Emotional agency appraisals influence responses to preference inconsistent information
AbstractBringing together the literature on emotional appraisals and the literature on biased processing in judgment, two studies investigate how incidental emotions varying in valence and agency influence decision making after exposure to preference consistent vs. inconsistent information. We show that emotions differ in their response to preference inconsistent information due to their differences in self vs. other agency appraisals, whereas no emotional differences were found in response to preference consistent information. Negative emotions associated with other agency appraisals increase resistance to preference inconsistent information whereas negative emotions associated with self agency appraisals encourage acceptance of preference inconsistent information relative to neutral conditions. We show this pattern reverses for positive emotions. These effects were driven by changes in confidence after exposure to inconsistent information and reflected in evaluative judgments. We discuss the significance of these findings for the emotions, preference consistency, and decision-making literatures.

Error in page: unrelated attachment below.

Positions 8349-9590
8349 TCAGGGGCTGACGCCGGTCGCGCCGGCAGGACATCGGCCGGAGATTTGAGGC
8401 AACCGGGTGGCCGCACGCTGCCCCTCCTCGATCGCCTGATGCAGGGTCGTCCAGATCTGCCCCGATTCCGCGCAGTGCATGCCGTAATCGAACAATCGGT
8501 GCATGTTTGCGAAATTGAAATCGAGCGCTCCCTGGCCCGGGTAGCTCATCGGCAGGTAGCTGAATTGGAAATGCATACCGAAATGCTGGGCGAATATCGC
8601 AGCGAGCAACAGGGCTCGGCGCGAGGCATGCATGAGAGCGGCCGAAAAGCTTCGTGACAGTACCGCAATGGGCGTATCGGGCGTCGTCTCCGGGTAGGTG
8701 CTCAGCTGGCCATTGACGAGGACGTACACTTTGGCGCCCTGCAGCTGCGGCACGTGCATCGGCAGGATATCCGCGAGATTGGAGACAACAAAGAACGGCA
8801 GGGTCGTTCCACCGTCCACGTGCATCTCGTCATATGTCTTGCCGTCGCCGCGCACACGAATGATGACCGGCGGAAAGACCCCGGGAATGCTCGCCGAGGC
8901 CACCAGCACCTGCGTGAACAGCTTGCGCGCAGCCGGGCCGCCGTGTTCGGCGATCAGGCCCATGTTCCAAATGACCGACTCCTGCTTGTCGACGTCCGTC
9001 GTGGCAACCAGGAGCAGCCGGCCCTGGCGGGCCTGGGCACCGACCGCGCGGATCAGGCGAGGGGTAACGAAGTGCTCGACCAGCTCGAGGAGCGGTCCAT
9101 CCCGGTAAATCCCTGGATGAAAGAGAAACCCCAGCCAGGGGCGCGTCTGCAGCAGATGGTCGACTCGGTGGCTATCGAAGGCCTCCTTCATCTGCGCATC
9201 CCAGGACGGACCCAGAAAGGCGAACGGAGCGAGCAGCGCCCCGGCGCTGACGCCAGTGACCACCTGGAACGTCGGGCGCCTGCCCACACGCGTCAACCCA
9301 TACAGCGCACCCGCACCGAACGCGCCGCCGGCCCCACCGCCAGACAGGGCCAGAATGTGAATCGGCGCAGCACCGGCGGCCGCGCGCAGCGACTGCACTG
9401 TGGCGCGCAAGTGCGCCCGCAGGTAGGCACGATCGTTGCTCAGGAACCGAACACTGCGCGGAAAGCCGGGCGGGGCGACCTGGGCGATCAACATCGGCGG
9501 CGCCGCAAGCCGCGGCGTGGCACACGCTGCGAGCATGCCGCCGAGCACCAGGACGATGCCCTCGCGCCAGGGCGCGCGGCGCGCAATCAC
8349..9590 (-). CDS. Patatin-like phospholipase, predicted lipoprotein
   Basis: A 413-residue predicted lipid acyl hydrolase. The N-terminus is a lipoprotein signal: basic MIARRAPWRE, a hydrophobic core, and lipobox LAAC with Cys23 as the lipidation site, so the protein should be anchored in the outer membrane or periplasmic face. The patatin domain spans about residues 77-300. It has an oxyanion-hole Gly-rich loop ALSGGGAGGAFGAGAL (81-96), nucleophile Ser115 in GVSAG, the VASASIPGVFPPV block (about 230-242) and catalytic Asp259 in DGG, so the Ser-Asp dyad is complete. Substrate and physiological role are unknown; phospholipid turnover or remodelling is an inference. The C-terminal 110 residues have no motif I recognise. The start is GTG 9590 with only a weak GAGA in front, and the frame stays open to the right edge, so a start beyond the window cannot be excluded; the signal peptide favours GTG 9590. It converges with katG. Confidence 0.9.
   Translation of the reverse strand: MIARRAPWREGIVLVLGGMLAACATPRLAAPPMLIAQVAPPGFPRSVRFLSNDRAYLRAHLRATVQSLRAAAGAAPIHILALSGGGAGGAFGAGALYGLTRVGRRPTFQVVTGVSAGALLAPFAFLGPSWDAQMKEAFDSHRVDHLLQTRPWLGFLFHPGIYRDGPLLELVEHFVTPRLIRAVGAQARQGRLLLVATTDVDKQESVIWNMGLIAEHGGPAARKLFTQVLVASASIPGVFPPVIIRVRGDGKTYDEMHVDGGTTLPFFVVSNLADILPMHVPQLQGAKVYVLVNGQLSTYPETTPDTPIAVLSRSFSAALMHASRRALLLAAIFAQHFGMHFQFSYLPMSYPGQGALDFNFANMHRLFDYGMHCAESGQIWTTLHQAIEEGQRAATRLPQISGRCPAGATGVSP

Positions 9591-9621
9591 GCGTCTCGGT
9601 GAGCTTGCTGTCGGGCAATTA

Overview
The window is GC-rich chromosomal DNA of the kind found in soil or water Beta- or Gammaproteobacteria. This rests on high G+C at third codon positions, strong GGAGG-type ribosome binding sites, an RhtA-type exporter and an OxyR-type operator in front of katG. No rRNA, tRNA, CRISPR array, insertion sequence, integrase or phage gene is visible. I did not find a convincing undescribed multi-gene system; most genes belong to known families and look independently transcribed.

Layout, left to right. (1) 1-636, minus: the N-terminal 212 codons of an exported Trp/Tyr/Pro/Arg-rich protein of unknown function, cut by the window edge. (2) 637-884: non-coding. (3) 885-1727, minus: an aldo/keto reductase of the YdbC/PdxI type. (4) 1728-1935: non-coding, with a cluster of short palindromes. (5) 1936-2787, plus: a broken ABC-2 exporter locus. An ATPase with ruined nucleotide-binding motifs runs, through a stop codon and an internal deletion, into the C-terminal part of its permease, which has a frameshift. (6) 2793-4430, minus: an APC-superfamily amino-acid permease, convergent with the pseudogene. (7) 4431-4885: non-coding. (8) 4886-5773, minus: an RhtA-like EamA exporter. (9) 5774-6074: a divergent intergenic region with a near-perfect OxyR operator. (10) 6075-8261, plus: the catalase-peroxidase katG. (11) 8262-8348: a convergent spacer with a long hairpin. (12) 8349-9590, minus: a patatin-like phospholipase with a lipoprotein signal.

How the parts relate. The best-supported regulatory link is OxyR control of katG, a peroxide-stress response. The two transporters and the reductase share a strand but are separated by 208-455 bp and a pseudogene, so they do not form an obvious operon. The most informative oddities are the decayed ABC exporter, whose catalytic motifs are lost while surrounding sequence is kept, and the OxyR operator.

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Bibliographic InfoArticle provided by Elsevier in its journal Organizational Behavior and Human Decision Processes.
Volume (Year): 120 (2013)
Issue (Month): 1 ()
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Web page: http://www.elsevier.com/locate/obhdp
Emotions; Anger; Shame; Pride; Gratitude; Agency appraisals; Preference inconsistent information; Judgment;
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